Question of the Day: What percent of online purchases are returned to the retailer?

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Jan 11, 2022
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Question of the Day, Budgeting, Behavioral Finance

After the holiday season comes the returns. 

Answer: 18%

Questions: 

  • Have you (or someone you know) ever returned something that was purchased online? If so, why? 
  • What items do you think are most likely to be returned? least likely?
  • While it is "FREE", what do you think are the costs involved for the retailer? Who is picking up these costs if they are "FREE" to you?
  • What are steps that you can take to avoid returning items you bought online? 

Click here for the ready-to-go slides for this Question of the Day that you can use in your classroom.

Behind the numbers (WSJ):

The percentage of merchandise returned has edged higher during the Covid-19 pandemic, in large part because online sales have return rates that are two to three times higher than sales at bricks-and-mortar stores, according to Pete Madden, a director in the retail practice at consulting firm AlixPartners. Roughly 18% of online sales are returned, according to a 2020 survey conducted by the National Retail Federation and Appriss Retail. The same survey found that 11% of total retail sales were returned in 2020, a bump from the 8.1% recorded in 2019.

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Want to learn more about what drives customer returns and what can reduce their incidence? This Consumer Survey: Returns in Retail in 2021 report has all the answers.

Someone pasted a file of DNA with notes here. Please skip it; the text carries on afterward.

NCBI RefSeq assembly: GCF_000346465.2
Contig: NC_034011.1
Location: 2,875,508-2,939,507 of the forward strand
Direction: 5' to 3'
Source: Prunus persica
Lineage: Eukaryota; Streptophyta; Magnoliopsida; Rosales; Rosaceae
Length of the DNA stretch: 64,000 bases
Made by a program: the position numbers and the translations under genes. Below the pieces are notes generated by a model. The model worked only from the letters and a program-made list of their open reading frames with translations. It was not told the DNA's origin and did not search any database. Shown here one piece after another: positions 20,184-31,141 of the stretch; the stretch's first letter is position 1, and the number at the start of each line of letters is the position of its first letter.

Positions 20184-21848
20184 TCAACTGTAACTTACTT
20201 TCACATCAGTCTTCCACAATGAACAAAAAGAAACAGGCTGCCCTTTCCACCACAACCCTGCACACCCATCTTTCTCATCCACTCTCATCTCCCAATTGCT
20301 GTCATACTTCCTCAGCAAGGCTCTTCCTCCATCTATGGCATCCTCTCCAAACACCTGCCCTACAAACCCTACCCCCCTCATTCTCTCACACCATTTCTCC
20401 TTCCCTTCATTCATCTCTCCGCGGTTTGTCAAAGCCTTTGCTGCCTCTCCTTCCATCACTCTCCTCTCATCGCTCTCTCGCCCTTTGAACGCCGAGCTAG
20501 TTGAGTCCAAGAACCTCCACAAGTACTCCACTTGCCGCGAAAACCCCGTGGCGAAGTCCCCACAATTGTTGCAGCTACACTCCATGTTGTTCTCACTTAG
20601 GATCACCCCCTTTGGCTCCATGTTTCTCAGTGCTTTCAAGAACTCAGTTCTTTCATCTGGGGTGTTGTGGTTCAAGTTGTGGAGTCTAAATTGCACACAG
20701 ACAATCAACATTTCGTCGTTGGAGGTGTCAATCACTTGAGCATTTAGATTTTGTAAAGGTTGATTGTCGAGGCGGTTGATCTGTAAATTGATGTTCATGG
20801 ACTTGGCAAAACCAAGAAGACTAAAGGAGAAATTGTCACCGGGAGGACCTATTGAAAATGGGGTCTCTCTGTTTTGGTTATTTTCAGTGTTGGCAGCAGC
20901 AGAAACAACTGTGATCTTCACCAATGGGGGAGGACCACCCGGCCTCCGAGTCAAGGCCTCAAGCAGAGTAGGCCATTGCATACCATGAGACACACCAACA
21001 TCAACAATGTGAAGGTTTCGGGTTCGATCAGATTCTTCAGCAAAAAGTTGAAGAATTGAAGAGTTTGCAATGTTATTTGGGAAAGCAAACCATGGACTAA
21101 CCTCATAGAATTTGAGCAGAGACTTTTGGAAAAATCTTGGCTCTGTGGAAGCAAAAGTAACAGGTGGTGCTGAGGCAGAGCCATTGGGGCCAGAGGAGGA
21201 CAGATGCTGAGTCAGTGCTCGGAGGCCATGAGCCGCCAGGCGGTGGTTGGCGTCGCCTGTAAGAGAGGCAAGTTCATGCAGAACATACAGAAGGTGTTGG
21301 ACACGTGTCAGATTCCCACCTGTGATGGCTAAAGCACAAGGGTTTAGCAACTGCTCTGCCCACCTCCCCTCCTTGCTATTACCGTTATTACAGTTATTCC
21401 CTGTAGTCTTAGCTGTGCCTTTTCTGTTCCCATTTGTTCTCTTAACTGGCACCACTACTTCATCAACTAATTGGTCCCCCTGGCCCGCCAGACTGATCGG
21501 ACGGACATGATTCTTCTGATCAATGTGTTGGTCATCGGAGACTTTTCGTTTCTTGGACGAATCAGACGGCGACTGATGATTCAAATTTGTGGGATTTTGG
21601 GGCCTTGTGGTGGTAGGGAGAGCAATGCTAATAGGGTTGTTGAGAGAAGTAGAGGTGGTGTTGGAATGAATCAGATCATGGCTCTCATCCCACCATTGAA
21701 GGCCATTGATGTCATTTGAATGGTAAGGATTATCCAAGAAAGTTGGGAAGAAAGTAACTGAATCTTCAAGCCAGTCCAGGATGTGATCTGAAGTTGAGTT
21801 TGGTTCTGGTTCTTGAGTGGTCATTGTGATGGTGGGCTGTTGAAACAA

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Did you miss NGPF's "Best of..." series in December? Here are some of the highlights:

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Returns are not really free as you will discover in this Planet Money podcast, No such thing as a free return. 

About the Author

Tim Ranzetta

Tim's saving habits started at seven when a neighbor with a broken hip gave him a dog walking job. Her recovery, which took almost a year, resulted in Tim getting to know the bank tellers quite well (and accumulating a savings account balance of over $300!). His recent entrepreneurial adventures have included driving a shredding truck, analyzing executive compensation packages for Fortune 500 companies and helping families make better college financing decisions. After volunteering in 2010 to create and teach a personal finance program at Eastside College Prep in East Palo Alto, Tim saw firsthand the impact of an engaging and activity-based curriculum, which inspired him to start a new non-profit, Next Gen Personal Finance.